The leader who embraces the most radical diversity and who is the most inclusive will ultimately be the most effective. This is not just politically correct dogma; it’s the only way true leaders get closest to the truth. Any prejudice weakens the leader’s effectiveness. Mohammad, the founder of Islam, was perhaps the most effective leader in the history of the world precisely because of this tolerance and inclusiveness for all the different cultures and religions his armies encountered. He learned from them, absorbed them and welcomed them. Ironically, this led these cultures to adopt the Arab culture in a more lasting way than any other religious leader has accomplished. The most inclusive, diverse and adaptable culture is the most persuasive. Diversity in business brings increased creativity, higher innovation and faster problem-solving.

Plato had it right more than 2,000 years ago: “Nothing can be more absurd than the practice that prevails in our country of men and women not following the same pursuits with all their strengths and with one mind; for thus, the state, instead of being whole, is reduced to half.”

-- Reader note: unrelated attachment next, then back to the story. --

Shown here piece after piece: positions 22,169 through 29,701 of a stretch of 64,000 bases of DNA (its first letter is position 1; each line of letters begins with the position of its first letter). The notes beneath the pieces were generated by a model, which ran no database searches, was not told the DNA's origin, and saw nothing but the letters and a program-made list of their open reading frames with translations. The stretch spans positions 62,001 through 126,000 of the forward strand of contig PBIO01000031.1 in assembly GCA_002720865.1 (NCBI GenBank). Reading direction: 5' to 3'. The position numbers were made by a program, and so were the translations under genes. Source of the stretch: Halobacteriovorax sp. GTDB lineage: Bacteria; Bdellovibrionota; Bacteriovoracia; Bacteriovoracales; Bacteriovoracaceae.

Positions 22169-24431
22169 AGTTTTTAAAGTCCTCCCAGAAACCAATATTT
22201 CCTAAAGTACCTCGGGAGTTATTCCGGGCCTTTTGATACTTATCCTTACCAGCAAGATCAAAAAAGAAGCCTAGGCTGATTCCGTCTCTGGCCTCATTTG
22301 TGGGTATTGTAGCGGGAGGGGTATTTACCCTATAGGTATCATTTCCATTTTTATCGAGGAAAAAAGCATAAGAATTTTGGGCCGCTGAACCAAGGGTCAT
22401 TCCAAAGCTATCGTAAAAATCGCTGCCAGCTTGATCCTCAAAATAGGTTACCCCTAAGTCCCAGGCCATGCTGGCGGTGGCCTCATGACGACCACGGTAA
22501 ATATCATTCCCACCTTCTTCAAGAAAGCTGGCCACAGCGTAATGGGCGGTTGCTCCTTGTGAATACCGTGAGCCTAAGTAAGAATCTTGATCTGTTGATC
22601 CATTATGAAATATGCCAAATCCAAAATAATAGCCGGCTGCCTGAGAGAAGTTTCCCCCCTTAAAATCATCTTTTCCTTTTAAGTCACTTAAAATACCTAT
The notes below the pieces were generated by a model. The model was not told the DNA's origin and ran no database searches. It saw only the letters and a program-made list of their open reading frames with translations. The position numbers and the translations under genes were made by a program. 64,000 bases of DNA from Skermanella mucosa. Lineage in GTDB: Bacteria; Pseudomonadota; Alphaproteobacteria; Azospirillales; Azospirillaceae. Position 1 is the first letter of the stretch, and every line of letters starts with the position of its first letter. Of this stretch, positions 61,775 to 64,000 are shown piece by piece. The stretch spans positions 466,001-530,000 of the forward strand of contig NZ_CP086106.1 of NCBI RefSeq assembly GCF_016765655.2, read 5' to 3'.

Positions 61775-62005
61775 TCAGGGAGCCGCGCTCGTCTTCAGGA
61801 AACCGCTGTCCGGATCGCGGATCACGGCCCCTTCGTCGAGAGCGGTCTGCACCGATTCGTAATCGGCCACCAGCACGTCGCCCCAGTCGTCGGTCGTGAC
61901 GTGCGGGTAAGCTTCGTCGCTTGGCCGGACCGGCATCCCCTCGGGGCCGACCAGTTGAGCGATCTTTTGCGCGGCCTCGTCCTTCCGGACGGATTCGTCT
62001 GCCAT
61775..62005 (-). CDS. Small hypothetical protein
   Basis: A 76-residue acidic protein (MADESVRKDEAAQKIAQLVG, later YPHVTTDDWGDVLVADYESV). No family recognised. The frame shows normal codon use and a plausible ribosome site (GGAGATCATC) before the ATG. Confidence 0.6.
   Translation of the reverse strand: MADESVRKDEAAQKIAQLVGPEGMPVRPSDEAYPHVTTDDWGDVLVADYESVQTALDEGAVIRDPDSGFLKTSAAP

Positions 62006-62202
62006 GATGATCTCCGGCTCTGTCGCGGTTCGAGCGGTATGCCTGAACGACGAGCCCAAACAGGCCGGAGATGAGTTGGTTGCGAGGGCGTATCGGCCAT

A look at some of the most influential and creative Americans is a testimony to the power of diversity. Hamdi Ulukaya, the founder of Chobani yogurt, was a political refugee from Turkey. The creator and founder of Google, Sergey Brin, moved to the United States from Moscow with his family to escape persecution. Levi Strauss was born in Germany. Madeline Albright moved from Prague when she was a child. One of America’s greatest architects, Ieoh Ming Pei, was born in China in 1917 and moved to the United States when he was 18. The founder of WhatsApp and the founders of YouTube? Immigrants. The diversity and life force that new people bring to a country or organization are powerful.

But, to make the most of these incredible talents, we need to promote a culture of openness and acceptance. It’s no secret why California is the center of world innovation, from entertainment in Los Angeles to technology in Silicon Valley.

The culture of tolerance, diversity, and inclusion of the 1960s and 1970s in California provoked these engines of innovation because that culture welcomed truth-seekers. Steve Jobs came to Palo Alto because of the culture. He didn’t go to Washington, D.C. or New York City, where he would face much stronger opposition from existing powers. Let in anyone who can help with progress.

Fear of failure, driven by fear of judgment, is the number-one reason people don’t start a business, don’t innovate on new medical technology, and don’t seek new and more fulfilling relationships. Fear of failure is the only thing that can prevent you from recovering from any other adversity that you face.